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02-16-2011, 09:29 AM
magillagorilla magillagorilla is offline
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Interlace, let's talk about it.......

I know what interlace is and why it exists but I'm confused about how it operates between different hardware and software.

I'm working on my never ending home movies restoration job. All my VHS tapes are caped in HUFFYUV 720x480i. So the files look more or less identical to the original VHS except the rescale. Now when I play the HUFFY files back in, say, VLC and choose the de-interlace option, it does a fairly good job on playback. Also AVISynth does a good job of de-interlaceing.

But... if I want to leave the video interlaced, how does software and hardware understand how to de-interlace video? I derailed my logic when I realized that 720 is a higher resolution than the original VHS frames, therefore I have effectively doubled up on some pixels. How in the world does my playback system know which pixels belong to which fields? If I place a black mat over my frame or resize the footage and encode is to MPEG2 and burn it to DVD, do I get some weird multiple interlace? How does anything in the encode/playback chain keep track of "fields" when footage has been re-scaled?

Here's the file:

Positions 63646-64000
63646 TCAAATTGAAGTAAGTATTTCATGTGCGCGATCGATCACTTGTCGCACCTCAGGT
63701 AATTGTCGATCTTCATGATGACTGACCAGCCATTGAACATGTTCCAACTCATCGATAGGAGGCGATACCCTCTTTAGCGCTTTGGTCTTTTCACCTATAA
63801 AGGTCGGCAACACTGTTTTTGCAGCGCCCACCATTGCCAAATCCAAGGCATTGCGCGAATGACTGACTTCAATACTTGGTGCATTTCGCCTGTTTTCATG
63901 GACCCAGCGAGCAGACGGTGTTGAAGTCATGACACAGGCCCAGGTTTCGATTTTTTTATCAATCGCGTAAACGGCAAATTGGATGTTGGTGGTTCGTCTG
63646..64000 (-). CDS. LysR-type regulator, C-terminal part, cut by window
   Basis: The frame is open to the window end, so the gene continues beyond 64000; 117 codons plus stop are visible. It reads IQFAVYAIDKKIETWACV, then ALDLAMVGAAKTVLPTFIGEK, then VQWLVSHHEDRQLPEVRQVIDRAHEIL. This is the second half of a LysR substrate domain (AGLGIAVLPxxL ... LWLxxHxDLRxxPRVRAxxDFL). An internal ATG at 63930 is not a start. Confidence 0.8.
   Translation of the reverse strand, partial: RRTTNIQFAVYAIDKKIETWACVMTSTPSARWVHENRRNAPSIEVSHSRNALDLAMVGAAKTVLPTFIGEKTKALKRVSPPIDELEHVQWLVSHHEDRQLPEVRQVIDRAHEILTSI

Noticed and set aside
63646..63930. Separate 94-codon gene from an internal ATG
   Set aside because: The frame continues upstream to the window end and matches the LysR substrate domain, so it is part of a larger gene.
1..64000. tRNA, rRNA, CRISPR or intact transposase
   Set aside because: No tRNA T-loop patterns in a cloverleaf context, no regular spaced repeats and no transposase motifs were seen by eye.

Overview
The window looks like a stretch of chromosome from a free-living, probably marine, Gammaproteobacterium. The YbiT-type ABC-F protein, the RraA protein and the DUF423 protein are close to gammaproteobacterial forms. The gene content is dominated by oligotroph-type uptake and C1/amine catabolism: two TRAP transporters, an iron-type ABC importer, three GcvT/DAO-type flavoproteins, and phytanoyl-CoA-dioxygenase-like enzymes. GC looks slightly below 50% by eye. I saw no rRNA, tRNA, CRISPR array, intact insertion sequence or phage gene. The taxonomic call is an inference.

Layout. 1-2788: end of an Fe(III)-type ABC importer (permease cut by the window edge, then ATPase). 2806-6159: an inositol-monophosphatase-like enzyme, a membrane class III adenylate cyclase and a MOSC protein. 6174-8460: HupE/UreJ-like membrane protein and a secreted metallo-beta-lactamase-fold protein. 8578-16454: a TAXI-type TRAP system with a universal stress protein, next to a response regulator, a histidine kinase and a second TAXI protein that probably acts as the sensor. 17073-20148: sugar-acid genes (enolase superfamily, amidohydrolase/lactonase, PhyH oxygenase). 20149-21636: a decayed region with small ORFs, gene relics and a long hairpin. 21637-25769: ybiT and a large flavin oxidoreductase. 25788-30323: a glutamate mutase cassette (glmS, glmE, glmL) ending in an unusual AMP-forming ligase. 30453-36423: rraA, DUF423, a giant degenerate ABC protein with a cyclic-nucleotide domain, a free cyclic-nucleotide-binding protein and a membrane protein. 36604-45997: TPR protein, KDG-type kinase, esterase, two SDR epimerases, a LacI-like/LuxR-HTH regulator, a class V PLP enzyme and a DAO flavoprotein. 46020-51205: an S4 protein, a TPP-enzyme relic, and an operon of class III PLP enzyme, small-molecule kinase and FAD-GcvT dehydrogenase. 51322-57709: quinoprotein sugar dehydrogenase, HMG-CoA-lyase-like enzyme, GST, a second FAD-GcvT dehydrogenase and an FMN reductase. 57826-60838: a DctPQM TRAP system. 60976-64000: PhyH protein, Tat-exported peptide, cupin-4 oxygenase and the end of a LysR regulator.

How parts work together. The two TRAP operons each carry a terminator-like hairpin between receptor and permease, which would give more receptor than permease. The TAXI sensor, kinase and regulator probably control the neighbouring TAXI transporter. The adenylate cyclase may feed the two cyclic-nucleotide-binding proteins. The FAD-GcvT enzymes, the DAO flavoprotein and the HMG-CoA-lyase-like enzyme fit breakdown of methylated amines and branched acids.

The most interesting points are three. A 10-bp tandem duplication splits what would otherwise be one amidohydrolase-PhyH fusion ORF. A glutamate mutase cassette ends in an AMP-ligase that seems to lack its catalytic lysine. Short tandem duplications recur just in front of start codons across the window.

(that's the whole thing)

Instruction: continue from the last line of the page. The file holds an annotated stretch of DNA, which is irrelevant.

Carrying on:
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02-16-2011, 11:50 AM
NJRoadfan NJRoadfan is offline
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Keep in mind that interlacing applies only to the vertical resolution (the 480 part). Every other horizontal line in your video is part of a field. Editing software is made aware of interlacing by you telling it or if the file itself is flagged as interlaced.

De-interlacing is far from a perfect science. Different methods have been developed through the years and some work better then others depending on content. Thats why programs like VLC give you multiple options to deinterlace your video.
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02-16-2011, 10:56 PM
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There's also variations in hardware vs software algorithms, and then the past couple of years have seen some impressive software processing from the command-line video tools like Avisynth and mencoder. Yadif, YadifMod, and the NNEDI family, for example. There's a few more, too. Speed and quality varies highly. There's even been some decent repair tools created, that can fix deinterlacing damage.

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